- Prior years PFIC period: maximum individual tax rate for each year in the period plus a daily compounded interest charge.
- Current year: ordinary tax rates.
The important piece of information to take away from this is that your excess distribution is allocated to different time periods, and the amounts allocated to those different time periods are taxed in different ways.
Excess distributions: amounts “not included in income”
The excess distribution allocated to the prior years’ PFIC period is subject to a special tax and interest calculation.
That special calculation involves dividing the amount allocated to the prior years’ PFIC period up by tax year, applying maximum individual tax rates to the amount allocated to each year, and applying an interest charge to the tax computed for each year.
Because X is computing the tax and interest directly on the prior years’ PFIC period, those changes do not get included in his income on his tax return. Instead, it is added directly into the tax X pays on page 2 of his Form 1040.
The amount allocated to the current year, however, is included in income, and X pays tax on it at his marginal rate.
X’s question was whether the NIIT applies to the amount allocated to the prior years’ PFIC period, because that amount is not included in income.
This is not an unreasonable question. After all, section 1411 (the Code section that imposes NIIT) specifically defines net investment income to be the sum of certain types of gross income and net gain.
NIIT on PFIC distributions
The Treasury Regulations say something different, however.
For purposes of computing NIIT, ignore all of the computations just discussed for the PFIC distribution. You still do those computations, and the PFIC is still taxed the way I described above, but that doesn’t matter for NIIT.
Instead, the NIIT is applied to amounts that constitute dividends under IRC §316. Regs. §§1.1411-4(a)(1)(i) and 1.1411-10(c)(1)(ii).
IRC §316 says that a distribution is a dividend if it is paid out of current or accumulated E&P.
X simply has to look at the total distribution he received for the year and determine whether any or all of the distribution was paid from current or accumulated E&P. If the answer is “yes”, that amount is a dividend for NIIT purposes and must be included in the NIIT calculation.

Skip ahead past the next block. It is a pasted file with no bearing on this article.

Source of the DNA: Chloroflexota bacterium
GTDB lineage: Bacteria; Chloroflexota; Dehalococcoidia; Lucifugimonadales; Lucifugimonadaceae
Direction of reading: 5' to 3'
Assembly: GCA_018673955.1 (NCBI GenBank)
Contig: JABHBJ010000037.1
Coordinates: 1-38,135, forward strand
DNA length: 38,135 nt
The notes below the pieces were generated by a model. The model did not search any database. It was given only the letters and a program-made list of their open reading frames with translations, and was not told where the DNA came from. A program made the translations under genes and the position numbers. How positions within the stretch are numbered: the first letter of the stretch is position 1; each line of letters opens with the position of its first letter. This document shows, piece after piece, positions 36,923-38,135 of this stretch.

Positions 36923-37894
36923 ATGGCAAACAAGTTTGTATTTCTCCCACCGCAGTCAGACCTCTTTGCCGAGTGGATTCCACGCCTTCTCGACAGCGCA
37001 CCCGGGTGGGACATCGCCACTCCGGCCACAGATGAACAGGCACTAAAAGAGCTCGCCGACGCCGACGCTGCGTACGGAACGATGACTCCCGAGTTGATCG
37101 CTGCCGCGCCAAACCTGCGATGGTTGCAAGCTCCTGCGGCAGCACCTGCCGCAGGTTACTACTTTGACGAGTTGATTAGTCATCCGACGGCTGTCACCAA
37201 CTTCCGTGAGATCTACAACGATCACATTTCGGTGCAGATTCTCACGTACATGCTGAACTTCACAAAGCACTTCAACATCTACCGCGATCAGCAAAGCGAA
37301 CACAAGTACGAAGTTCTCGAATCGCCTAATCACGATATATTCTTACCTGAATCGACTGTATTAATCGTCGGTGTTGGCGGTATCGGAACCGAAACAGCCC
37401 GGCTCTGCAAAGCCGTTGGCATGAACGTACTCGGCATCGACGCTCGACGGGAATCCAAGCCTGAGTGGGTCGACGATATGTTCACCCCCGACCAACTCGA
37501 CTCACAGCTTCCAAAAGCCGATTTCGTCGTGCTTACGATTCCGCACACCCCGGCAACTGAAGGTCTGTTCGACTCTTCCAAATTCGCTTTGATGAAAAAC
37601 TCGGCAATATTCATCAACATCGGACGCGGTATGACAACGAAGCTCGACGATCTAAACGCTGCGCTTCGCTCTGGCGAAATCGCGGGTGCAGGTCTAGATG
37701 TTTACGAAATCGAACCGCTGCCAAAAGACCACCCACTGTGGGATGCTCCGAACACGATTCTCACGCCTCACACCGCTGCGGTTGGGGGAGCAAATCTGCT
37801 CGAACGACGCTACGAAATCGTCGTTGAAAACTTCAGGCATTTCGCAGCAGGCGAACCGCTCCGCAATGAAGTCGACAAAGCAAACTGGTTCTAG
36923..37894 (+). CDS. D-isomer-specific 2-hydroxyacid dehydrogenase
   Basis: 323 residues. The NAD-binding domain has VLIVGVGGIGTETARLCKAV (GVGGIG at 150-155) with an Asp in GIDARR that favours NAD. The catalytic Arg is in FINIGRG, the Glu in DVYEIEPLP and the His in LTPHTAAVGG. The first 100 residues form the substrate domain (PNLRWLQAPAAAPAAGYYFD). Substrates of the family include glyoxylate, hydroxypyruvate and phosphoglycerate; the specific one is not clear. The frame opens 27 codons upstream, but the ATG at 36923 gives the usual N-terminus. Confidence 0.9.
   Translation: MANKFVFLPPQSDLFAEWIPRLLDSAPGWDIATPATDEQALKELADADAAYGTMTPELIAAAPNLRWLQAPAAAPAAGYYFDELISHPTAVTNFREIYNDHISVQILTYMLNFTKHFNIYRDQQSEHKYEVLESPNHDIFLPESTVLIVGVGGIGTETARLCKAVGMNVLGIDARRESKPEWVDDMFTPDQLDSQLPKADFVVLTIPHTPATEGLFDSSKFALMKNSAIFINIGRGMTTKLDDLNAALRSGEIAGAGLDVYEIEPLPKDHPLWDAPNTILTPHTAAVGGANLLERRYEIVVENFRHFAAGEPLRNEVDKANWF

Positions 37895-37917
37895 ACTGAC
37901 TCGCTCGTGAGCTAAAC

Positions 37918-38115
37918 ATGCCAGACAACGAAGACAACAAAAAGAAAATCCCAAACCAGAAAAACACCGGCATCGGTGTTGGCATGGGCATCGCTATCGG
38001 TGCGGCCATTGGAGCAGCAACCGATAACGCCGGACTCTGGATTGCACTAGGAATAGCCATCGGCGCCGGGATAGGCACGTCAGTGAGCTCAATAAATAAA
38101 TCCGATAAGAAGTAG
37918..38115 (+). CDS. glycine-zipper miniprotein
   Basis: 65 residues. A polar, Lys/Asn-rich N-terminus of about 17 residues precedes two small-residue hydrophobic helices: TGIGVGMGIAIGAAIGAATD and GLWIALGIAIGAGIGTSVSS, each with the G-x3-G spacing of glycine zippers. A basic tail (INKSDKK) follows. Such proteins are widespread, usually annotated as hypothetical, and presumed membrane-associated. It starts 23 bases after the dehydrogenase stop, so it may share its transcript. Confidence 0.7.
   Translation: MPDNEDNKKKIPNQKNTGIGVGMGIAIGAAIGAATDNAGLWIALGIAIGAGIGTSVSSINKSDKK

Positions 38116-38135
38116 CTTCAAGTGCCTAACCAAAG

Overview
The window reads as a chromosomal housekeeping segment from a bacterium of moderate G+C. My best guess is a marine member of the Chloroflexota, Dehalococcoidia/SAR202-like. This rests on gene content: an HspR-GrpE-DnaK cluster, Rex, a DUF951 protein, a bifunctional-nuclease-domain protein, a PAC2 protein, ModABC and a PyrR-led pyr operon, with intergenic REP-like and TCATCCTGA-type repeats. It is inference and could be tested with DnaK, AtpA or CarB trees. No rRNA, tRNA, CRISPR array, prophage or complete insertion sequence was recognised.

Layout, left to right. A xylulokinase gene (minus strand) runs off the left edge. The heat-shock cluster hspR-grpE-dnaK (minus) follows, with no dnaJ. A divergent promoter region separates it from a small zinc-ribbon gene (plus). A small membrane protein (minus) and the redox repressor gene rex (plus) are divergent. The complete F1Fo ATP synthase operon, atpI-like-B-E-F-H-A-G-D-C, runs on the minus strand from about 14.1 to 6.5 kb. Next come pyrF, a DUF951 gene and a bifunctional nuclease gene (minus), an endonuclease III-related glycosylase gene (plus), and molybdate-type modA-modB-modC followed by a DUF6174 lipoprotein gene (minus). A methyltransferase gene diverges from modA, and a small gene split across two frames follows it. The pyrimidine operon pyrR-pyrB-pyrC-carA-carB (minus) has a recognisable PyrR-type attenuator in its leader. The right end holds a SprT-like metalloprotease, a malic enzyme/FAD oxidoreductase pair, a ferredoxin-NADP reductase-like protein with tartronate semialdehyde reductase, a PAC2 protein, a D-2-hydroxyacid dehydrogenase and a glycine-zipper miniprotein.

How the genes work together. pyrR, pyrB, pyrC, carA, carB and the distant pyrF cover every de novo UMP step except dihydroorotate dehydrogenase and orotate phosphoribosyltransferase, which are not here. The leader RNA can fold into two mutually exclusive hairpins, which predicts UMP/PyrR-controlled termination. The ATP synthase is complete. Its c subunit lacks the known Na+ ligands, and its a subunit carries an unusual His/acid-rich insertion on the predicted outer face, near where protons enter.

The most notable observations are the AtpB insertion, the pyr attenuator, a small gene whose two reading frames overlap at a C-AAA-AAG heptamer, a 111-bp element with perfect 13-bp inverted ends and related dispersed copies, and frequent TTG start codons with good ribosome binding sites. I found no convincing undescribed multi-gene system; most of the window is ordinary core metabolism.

If any portion of the dividend for NIIT purposes is not included in income and therefore does not auto-populate on Form 8960 (where NIIT is calculated) in the software he is using, X should use line 6 of Form 8960 to make an adjustment so that NIIT will be computed correctly.
The NIIT regulations do not make any special provisions for the portion of an excess distribution that is not included in income, which tells us that Congress did not intend for us to be able to exclude a portion of the distribution from NIIT based on the theory that its tax was computed outside the normal tax rules.
Indeed, the Form 8960 Instructions indicate that if there is an amount that was not included in your taxable income from a PFIC but should be subject to NIIT, then you are responsible for making the manual adjustment so that NIIT does include the correct amount.
Recap: NIIT for PFIC distributions
When determining whether NIIT applies to your PFIC distribution, ignore all the PFIC computations you are required to do for Form 8621. You still do those computations, and you still file Form 8621 and pay the tax and interest, but that does not determine the NIIT you pay.
Simply look at whether the entire distribution or any portion of it constitutes a distribution from current or accumulated E&P and would be taxed as a dividend if not for the PFIC rules; if so, that amount is subject to NIIT.
As always, thank you for reading. You absolutely should not rely on this as advice; make sure to hire a professional if you need help.